LinkedIn? In My GitHub? It’s More Likely Than You Think

Outlook Integration with LinkedIn

I didn’t much care when Microsoft bought LinkedIn, because no one actually likes LinkedIn. What little usefulness it has exists only because there’s nothing else in the space. A Facebook for work. Really? That’s boring squared. Who cares? But when Microsoft bought GitHub, I was really disappointed. I felt it was “unwarranted.”

Linus Torvalds wrote Linux, and changed the world. Despite never being able to make a dent in desktop usage, it destroyed what little progress Windows was making on the server side compared to Unix and minis, and now runs basically everything that isn’t a desktop (or an Apple device).

Then Linus changed the world again, and wrote git. Except for the absolute biggest repositories (e.g., Microsoft Windows, or, say, Oracle), it quickly ate all other source code management software, paid or free. And then Microsoft patched git to handle their codebase, and uses it now as well.

GitHub was one of the first big Ruby on Rails apps to prove the framework’s viability at scale; a huge platform success that didn’t involve either Microsoft or Oracle.

So, from my perspective, GitHub — hosting git repos using Rails running on Linux and MySQL — represented everything in the software world that was NOT MICROSOFT.

And then Microsoft threw a couple billion at the founders, the government shrugged their shoulders at such a “small” acquisition, and GitHub, like so many before, became another head on the software world’s biggest hydra. I actually felt a little betrayed by the founders, if I’m being honest. I hate the M&A activity that’s destroying our economy, capturing our government, and producing a new feudal-like aristocracy, but I suppose, of all the companies that had the resources to give the founders their exit, a DOJ-chastened Microsoft wasn’t the worst possibility. Certainly better than Oracle or Salesforce.

Now I see this tomfoolery in the updated version of Outlook, which my corporate laptop just self-installed. Uh, no thanks? In fact, I can’t imagine something I want less than this, but Microsoft is always surpassing themselves, so I’ll just give it time. I would complain about jamming more “stuff” into an already over-stuffed application, but Outlook may be the software world’s poster child for bloat at this point, so what’s another useless “social” add-on?

I’m saying all of that to say this: I fully expect GitHub to get some sort of LinkedIn integration like this in the near future as well. “Link your professional software portfolio with a click of the button!” it will say, as if you can’t stick a link in there already. And then it will build a graph of user data behind the scenes for only-God-knows-what further marketing purposes.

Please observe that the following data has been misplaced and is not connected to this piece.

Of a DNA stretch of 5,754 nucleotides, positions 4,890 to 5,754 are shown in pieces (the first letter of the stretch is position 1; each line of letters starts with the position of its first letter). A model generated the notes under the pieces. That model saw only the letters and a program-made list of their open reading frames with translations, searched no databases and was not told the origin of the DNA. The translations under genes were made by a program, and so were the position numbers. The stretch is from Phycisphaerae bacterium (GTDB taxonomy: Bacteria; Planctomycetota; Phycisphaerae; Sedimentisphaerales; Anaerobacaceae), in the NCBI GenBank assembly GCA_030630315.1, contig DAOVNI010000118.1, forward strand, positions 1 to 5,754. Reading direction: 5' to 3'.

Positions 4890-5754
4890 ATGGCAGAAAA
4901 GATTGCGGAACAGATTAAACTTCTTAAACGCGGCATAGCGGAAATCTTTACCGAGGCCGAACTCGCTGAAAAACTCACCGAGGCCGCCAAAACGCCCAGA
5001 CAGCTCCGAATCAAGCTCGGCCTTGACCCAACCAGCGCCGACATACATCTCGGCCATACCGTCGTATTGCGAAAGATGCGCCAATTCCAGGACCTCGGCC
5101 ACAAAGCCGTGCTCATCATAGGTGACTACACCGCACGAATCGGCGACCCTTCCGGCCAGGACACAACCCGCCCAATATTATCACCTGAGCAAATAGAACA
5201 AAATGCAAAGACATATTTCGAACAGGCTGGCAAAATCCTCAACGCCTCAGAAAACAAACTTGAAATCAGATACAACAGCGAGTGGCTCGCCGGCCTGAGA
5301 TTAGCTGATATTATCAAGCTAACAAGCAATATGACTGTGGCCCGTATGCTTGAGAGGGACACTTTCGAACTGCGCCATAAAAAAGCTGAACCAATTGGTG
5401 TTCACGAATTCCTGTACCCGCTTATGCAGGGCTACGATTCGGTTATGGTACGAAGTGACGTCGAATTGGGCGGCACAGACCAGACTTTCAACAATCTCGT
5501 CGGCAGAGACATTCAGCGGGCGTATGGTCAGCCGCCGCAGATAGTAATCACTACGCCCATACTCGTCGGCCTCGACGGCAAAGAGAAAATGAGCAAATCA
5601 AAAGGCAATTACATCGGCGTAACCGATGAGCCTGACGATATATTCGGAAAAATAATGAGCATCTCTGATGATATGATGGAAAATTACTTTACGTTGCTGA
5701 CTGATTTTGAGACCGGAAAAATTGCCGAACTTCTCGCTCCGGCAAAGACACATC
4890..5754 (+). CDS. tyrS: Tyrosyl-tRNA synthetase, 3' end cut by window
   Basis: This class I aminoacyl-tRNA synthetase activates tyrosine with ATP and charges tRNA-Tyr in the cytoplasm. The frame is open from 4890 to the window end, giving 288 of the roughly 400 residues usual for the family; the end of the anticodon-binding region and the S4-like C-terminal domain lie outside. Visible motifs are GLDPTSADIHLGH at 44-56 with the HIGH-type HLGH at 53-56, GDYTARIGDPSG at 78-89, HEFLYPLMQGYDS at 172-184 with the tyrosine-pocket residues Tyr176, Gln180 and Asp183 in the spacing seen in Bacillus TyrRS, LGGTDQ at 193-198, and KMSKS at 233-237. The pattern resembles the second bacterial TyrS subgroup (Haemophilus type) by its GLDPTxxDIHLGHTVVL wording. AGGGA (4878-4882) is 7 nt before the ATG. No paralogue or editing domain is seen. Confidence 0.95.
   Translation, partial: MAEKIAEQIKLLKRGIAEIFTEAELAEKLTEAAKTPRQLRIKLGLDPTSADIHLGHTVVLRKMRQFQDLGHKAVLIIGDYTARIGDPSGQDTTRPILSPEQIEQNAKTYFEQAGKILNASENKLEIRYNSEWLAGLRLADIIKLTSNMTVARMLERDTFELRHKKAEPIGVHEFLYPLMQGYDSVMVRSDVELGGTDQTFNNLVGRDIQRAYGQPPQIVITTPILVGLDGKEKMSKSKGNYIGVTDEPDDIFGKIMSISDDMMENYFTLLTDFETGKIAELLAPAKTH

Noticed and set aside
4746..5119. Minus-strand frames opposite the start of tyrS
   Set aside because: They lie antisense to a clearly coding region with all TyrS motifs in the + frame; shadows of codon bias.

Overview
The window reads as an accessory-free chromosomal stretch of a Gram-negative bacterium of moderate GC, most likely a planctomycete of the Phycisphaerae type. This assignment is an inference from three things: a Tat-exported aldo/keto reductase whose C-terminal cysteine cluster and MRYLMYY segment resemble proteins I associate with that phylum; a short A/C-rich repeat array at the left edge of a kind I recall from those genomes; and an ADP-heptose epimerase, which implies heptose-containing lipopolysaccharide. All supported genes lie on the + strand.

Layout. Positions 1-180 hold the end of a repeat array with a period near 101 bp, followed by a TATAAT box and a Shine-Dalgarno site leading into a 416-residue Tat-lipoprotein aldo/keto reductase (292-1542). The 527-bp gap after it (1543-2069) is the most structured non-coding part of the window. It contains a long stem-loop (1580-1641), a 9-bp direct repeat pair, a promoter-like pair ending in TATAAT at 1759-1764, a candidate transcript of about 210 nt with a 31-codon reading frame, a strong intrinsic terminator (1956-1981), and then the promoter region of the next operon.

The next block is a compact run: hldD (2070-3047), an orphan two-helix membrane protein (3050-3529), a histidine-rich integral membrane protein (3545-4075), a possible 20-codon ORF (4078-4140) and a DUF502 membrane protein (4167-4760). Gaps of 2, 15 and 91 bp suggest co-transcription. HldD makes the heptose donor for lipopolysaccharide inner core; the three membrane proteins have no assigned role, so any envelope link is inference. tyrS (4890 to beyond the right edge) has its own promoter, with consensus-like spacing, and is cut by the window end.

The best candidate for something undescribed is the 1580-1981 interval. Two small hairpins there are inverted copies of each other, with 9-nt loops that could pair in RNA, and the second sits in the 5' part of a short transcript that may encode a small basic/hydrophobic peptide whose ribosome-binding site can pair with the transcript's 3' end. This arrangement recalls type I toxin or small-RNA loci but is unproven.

I also expect that there will be some linkage between GitHub and Azure Devops. I had been thinking that Microsoft would simply phase out Devops for GitHub. Devops has never been particularly interesting as a product. However, a thoughtful person on Twitter — “There are dozens of us!” — disabused me of that notion. I’m sure he’s right: Microsoft certainly has too many paying customers for Devops to do anything drastic with it now, and it has become another lame-duck victim of Microsoft’s own success, destined to limp on forever because of backward compatibility. But I’m certain that they’re not just going to leave these two, so-closely-related silos sitting right beside each other with no connection, and I’m also certain I won’t like it when they finally do something.

“How do you define ‘unwarranted?'”

GitHub goes off the Rails as Microsoft closes in

And this year, Microsoft App Center and Google Container Builder showed up as Marketplace apps, signalling(sic) that GitHub isn’t just a storefront for startups but a cog in the code deployment machines of major tech firms.

Source: GitHub goes off the Rails as Microsoft closes in

Mark my words, this deal is going to wind up biting the developer “community” in the rear end.

I wish they hadn’t sold to Microsoft. It’s too much critical-path infrastructure for one company to manage. They now own the OS, the directory, the cloud, the languages, the dev tools, the database, the code repo, and the deployment tools. I mean, that looks good on paper, but we all know what happens when one company owns the entire vertical space.

It’s a perfect example of monopolies taking over the entire economy, and I think government should get serious about reigning-in this sort of thing. In my opinion, there should be limits on how large companies are allowed to be, based on various combinations of market cap, number of employees, and number of locations, and probably some other things that I can’t think of off the top of my head.